Eugène Louis Boudin was one of the first French landscape painters to paint outdoors. Boudin was a marine painter, and expert in the rendering of all that goes upon the sea and along its shores. His pastels, summary and economic, garnered the splendid eulogy of Baudelaire; and Corot called him the "King of the skies".
Born at Honfleur, Boudin was the son of a harbor pilot, and at age 10 the young boy worked on a steamboat that ran between Le Havre and Honfleur. In 1835 the family moved to Le Havre, where Boudin's father opened a store for stationery and picture frames. Here the young Eugene worked, later opening his own small shop. Boudin's father had thus abandoned seafaring, and his son gave it up too, having no real vocation for it, though he preserved to his last days much of a sailor's character: frankness, accessibility, and open-heartedness.
In his shop, in which pictures were framed, Boudin came into contact with artists working in the area and exhibited in the shop the paintings of Constant Troyon and Jean-François Millet, who, along with Jean-Baptiste Isabey and Thomas Couture whom he met during this time, encouraged young Boudin to follow an artistic career. At the age of 22 he abandoned the world of commerce, started painting full-time, and travelled to Paris the following year and then through Flanders. In 1850 he earned a scholarship that enabled him to move to Paris, where he enrolled as a student in the studio of Eugène Isabey and worked as a copyist at the Louvre. To supplement his income he often returned to paint in Normandy and, from 1855, made regular trips to Brittany. On 14 January 1863 he married the 28-year-old Breton woman Marie-Anne Guédès in Le Havre and set up home in Paris.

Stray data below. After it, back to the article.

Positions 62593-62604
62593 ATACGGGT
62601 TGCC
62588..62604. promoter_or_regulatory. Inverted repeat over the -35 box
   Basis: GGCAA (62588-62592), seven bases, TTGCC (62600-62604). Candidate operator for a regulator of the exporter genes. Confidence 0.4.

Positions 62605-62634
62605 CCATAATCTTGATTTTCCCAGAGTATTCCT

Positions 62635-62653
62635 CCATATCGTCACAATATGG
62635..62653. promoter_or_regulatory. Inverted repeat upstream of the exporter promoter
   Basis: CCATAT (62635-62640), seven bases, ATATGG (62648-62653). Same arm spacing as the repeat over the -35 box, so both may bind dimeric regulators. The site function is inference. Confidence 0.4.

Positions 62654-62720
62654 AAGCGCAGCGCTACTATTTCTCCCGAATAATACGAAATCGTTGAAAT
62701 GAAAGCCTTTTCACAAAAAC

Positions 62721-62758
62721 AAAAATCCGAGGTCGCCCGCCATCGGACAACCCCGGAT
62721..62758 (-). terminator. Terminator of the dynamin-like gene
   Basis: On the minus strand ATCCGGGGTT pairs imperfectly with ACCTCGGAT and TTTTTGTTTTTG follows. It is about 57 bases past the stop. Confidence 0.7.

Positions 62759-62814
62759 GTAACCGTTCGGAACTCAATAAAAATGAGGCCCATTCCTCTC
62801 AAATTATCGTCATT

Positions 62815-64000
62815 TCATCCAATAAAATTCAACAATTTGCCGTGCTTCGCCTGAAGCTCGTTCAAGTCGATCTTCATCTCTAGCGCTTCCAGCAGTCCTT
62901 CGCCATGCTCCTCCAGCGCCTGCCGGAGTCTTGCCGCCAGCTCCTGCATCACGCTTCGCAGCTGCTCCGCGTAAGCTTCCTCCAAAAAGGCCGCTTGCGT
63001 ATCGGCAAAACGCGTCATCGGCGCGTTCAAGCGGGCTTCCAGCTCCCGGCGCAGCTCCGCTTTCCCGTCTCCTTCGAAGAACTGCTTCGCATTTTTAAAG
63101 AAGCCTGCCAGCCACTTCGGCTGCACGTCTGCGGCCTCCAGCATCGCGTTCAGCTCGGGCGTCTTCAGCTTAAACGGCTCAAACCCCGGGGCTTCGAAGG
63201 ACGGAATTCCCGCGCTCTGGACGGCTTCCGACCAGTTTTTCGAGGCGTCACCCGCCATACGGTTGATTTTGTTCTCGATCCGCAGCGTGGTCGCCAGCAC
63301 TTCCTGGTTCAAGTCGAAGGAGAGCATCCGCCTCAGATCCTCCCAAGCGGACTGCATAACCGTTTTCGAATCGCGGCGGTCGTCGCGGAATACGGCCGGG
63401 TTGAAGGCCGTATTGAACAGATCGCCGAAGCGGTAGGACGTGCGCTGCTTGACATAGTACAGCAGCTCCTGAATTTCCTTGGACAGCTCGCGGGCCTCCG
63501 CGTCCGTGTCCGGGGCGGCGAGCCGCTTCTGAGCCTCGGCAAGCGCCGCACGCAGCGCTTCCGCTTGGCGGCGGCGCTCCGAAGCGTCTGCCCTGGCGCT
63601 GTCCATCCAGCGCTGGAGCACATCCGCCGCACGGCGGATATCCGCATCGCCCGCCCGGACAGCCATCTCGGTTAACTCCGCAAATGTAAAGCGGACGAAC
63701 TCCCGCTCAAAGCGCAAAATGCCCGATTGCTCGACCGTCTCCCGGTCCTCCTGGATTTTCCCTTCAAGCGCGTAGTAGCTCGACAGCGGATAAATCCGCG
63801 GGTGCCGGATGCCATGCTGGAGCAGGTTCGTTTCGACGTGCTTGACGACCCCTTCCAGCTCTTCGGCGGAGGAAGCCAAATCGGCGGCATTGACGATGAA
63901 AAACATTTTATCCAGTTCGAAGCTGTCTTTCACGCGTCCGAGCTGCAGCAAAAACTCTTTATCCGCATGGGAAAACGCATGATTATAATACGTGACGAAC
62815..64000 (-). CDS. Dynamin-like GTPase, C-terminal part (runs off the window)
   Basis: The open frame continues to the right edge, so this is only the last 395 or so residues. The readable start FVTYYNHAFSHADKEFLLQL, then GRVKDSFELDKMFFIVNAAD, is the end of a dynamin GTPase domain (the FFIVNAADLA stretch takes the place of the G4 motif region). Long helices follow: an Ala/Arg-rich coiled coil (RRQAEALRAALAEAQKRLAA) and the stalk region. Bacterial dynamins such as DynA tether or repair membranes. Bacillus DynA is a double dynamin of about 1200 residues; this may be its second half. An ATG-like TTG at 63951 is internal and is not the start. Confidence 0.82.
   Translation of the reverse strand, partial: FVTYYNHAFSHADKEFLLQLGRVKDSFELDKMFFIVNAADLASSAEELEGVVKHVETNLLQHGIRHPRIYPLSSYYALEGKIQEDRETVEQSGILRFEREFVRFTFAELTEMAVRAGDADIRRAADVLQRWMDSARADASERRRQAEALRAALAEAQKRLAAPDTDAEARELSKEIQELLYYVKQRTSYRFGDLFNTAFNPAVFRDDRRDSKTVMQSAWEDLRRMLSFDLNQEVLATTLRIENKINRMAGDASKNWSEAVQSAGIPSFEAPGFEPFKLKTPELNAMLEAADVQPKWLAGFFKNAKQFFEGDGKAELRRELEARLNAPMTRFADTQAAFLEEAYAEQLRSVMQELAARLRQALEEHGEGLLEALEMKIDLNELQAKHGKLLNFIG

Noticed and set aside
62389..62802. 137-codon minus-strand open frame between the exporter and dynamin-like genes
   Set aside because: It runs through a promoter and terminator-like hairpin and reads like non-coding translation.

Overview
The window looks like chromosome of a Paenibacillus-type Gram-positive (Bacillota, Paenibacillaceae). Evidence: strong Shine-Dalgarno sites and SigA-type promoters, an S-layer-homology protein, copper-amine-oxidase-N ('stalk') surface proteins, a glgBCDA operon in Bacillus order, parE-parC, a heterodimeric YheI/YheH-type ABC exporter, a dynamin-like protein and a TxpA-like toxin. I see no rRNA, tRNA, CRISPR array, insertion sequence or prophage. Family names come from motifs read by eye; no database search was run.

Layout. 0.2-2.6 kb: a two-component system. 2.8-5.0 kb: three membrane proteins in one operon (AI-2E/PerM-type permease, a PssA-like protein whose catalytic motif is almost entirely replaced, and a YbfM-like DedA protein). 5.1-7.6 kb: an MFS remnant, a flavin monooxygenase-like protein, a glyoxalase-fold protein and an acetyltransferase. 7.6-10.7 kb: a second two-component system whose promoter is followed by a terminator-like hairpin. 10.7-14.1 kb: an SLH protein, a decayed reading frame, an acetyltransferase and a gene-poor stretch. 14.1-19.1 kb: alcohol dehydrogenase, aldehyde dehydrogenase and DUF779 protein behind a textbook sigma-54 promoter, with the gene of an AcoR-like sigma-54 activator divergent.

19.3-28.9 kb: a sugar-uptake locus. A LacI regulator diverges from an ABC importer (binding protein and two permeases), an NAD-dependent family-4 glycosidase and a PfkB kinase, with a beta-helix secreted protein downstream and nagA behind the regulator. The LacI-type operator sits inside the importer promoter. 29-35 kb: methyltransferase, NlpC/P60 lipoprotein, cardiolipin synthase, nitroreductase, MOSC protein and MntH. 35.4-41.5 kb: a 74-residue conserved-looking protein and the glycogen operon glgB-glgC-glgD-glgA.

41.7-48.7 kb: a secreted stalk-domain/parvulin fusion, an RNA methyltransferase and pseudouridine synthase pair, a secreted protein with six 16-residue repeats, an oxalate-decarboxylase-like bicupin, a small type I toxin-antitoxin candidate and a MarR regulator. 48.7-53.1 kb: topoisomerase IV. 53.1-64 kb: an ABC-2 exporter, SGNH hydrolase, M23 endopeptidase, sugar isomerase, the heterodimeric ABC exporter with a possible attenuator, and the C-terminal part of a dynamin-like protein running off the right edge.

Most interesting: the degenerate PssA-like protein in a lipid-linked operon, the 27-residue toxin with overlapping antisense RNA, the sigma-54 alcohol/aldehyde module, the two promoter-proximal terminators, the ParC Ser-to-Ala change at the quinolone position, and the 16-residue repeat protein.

Dutch 17th-century masters profoundly influenced him, and on meeting the Dutch painter Johan Jongkind, who had already made his mark in French artistic circles, Boudin was advised by his new friend to paint outdoors (en plein air). He also worked with Troyon and Isabey, and in 1859 met Gustave Courbet who introduced him to Charles Baudelaire, the first critic to draw Boudin's talents to public attention when the artist made his debut at the 1859 Paris Salon.
In 1857/58 Boudin befriended the young Claude Monet, then only 18, and persuaded him to give up his teenage caricature drawings and to become a landscape painter, helping to instil in him a love of bright hues and the play of light on water later evident in Monet's Impressionist paintings. The two remained lifelong friends and Monet later paid tribute to Boudin's early influence. Boudin joined Monet and his young friends in the first Impressionist exhibition in 1873, but never considered himself a radical or innovator.
Both Boudin and Monet lived abroad during the Franco-Prussian War of 1870–71, Boudin in Antwerp and Monet in London; from 1873 to 1880 the Boudins lived in Bordeaux. His growing reputation enabled him to travel extensively at that time, visiting Belgium, the Netherlands and southern France. He continued to exhibit at the Paris Salons, receiving a third place medal at the Paris Salon of 1881, and a gold medal at the 1889 Exposition Universelle. In 1892 Boudin was made a knight of the Légion d'honneur, a somewhat tardy recognition of his talents and influence on the art of his contemporaries.
Late in his life, after the death of his wife in 1889, Boudin spent every winter in the south of France as a refuge from his own ill-health, and from 1892 to 1895 made regular trips to Venice. In 1898, recognizing that his life was almost spent, he returned to his home at Deauville, to die on 8 August within sight of the English Channel and under the Channel skies he had painted so often. He was buried according to his wishes in the Saint-Vincent Cemetery in Montmartre, Paris.